Nerf Wars: On downgrading Russian systems & units in Command

October 3, 2022 · Posted in Command, Command PE · Comment 

So, ever since it became clear that Russian combat performance in Ukraine has been “less than stellar”, there has been a persistent request in many corners of the web towards the Command dev team. The request can be summed up as:

“So, when are you guys going to nerf Russian equipment in Command’s database, to match what we are seeing in Ukraine? It seems it is performing well below official specs.”

(Oxford Dictionary: “to nerf”: (of a video game developer) reduce the power of (a character, weapon, etc.) in a new instalment or update of a video game.)

A naval-oriented variant of this comment is: “I tried simulating the attack on the cruiser Moskva, and I just couldn’t sink it as happened it real life. So CMO is probably talking up Russian hardware.”

Now, there is a short and direct answer to both these claims, but we have been advised not to print it here. So let’s go into the more elaborate and slightly more polite version instead.

Command, by default (ie. stock DB values) represents Russian systems (and all other nation’s systems) as they are meant to be used, by trained crews employing them according to their design doctrine. Shortly after the Ukraine conflict got going for real, a US general remarked that “Russian hardware works pretty well… when used by Ukrainians”.

(As a quick example of this, Carlo Kopp had written an unusually insightful analysis on what happens when Russian SAMs get used correctly, and also what happens when they are not. Favorite quote: “The Syrians used mobile missiles in a fixed configuration; they put the radars in the valley instead of the hills because they didn’t want to dig latrines — seriously.”)

At the same time, Command also recognizes that combat is not a sterile hardware contest, and provides a lot of “soft factor” options (crew proficiency settings, reaction times, doctrine settings, EMCON, ROE etc.) to offer the ability to represent sub-optimal usage of said hardware. You can have two different units use exactly the same hardware with vastly different effectiveness and survivability (our favorite reference example is Iraqi 1991 SA-6 battery vs. Serbian 1999 SA-6 battery).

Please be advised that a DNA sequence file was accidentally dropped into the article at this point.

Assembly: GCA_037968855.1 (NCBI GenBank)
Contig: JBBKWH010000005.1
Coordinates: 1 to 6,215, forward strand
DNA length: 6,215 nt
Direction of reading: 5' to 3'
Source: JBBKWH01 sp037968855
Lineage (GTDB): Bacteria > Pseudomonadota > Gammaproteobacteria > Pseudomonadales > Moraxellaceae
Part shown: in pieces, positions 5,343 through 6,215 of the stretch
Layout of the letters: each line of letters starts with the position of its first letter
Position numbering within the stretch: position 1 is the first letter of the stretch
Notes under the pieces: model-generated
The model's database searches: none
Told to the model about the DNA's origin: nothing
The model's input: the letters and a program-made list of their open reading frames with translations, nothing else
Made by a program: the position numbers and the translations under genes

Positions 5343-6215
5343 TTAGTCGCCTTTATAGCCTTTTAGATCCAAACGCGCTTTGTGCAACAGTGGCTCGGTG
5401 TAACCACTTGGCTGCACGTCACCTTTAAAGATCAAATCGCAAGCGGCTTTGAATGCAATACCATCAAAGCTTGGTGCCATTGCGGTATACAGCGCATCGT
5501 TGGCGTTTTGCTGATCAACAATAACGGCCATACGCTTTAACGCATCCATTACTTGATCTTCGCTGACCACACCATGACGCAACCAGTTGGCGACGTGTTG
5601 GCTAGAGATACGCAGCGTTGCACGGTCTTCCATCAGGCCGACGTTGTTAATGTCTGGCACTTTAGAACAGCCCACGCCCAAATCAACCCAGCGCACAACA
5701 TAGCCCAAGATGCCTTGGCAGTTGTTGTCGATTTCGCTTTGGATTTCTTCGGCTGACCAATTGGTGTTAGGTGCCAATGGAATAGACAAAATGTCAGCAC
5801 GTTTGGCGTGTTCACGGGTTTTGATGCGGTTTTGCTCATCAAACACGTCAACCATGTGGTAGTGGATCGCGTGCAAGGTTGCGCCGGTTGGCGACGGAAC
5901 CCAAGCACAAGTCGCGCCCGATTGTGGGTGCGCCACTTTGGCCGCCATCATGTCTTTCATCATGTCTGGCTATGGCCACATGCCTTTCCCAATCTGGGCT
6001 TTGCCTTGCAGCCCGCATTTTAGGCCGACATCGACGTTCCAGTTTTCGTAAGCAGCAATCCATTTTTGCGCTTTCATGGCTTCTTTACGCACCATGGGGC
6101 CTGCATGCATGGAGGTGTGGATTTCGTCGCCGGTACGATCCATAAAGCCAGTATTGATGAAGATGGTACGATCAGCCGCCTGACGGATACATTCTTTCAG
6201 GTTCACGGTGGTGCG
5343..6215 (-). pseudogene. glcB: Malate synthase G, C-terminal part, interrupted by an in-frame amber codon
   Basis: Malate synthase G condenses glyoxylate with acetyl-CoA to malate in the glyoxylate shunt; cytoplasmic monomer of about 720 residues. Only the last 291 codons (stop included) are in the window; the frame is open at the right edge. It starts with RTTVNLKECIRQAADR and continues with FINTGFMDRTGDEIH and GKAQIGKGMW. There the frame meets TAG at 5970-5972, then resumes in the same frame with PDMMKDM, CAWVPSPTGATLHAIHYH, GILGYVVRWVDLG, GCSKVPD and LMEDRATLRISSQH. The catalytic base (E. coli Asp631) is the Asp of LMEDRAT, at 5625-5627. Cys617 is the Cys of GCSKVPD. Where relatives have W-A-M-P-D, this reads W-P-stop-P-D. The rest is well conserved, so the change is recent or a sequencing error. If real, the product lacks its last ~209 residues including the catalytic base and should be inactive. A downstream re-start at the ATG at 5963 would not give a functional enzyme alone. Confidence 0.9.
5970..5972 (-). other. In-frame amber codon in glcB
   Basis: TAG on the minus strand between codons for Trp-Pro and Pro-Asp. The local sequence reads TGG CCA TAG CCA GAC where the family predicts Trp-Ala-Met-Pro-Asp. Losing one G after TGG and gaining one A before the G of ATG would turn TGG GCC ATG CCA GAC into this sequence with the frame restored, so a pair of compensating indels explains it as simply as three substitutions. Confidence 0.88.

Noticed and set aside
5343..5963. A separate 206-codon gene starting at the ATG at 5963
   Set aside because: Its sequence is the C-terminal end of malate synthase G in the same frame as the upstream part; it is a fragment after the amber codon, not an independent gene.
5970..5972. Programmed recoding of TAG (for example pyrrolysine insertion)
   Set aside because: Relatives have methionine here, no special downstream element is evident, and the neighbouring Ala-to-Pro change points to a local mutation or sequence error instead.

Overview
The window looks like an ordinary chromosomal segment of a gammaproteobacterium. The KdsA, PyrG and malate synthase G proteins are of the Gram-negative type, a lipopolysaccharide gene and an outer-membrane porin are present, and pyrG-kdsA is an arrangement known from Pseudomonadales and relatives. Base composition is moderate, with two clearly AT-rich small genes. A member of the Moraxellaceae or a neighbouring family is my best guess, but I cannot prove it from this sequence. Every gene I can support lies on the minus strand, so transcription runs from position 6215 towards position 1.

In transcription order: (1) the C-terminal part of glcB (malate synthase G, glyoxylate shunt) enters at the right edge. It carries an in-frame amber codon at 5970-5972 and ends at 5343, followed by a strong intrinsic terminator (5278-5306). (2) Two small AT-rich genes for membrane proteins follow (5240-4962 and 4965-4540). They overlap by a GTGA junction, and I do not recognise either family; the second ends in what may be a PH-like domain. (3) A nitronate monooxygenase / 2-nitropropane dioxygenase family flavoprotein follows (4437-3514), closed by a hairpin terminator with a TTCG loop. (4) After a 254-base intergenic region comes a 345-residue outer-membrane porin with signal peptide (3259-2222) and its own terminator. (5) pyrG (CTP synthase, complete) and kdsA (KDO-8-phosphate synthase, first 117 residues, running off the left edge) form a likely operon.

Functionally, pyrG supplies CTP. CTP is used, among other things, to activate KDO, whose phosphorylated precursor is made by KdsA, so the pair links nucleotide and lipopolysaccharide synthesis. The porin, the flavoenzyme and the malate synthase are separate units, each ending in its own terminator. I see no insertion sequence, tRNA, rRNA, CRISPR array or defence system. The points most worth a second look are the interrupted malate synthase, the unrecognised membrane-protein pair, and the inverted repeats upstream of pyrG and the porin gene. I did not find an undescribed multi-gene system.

An example list of the factors you can edit:

  • Proficiency levels, both side-wide and per-unit
  • Reaction times (OODA loop values)
  • Doctrine settings
  • Rules of Engagement
  • EMCON settings
  • WRA settings (ie. firing doctrine)
  • Per-component equipment failure

That very last aspect is particularly important in light of what has been recently learned WRT the system readiness on the Moskva. According to the leaked readiness report (standard caveat for CYA-shaped leaks), both the central SA-N-6 fire control radar and the short-range SA-N-4 systems were effectively disabled due to equipment malfunction and were waiting for replacements. In addition both the main guns as well as the main air-search radar were also inoperative. In other words, the Moskva was sent to an active warzone almost naked against air/missile attack.

Can this be faithfully reproduced in Command? Absolutely.

Can other factors, such as apparently poor crew proficiency which led to both poor reaction times and also abysmal damage control, also be modelled? Also yes, very easily so.

So why then do some CMO users out there find it so hard to reproduce results like the Moskva sinking? (Or the Saki airbase strike, or S-300/400 batteries not being omnipotent, or UAVs apparently roaming at will, or…)

TOUGH LOVE WARNING: Because some people’s idea of “testing something in the scenario editor” is to quickly plop down a few units here and there, in their stock-DB setups, give them free fire reign against each other, and call it a day. No customization for soft factors, component status or any of the other real-world aspects that directly impact the end result.

Thankfully, some players are disciplined enough to do it right. Here is an example, soon after the actual sinking itself when info was still scarce. (This of course is far from “the last word” on the subject. SMEs are still debating e.g. how the Sheffield went down after a single Exocet hit while the Stark survived two of them. Hell, even WW2 events are still up for analysis. It’s a safe bet that the Moskva sinking will be endlessly discussed by our grandchildren.)

It is tempting indeed, to embed the soft-factor issues directly into the DB entries themselves, so that when you spawn a Russian unit on the virtual battlefield, it’s in a sorry condition out-of-the-box, ready to be clobbered. The price you pay for this expedient approach becomes obvious only later, when you realize that not only you lost the ability to clearly separate man (and context/circumstances) from machine, but you also railroaded yourself intellectually into believing that this Russian unit will always behave like this.

Does this matter? Let us consider, for instance, an Israeli staff sergeant nerfing Egyptian tanks in a wargame just prior to Yom Kippur in 1973 “because they were such pushovers just a few years back”. Did this specific example happen? Maybe, maybe not; but we know for a fact that the Israeli military establishment grossly underestimated Egyptian & Syrian forces because of their lightning successes in 1967 (they essentially nerfed them in their mental “databases”), and that plenty of Israeli soldiers paid for that intellectual myopia with their lives. Is this a mistake we want (or can afford) to repeat?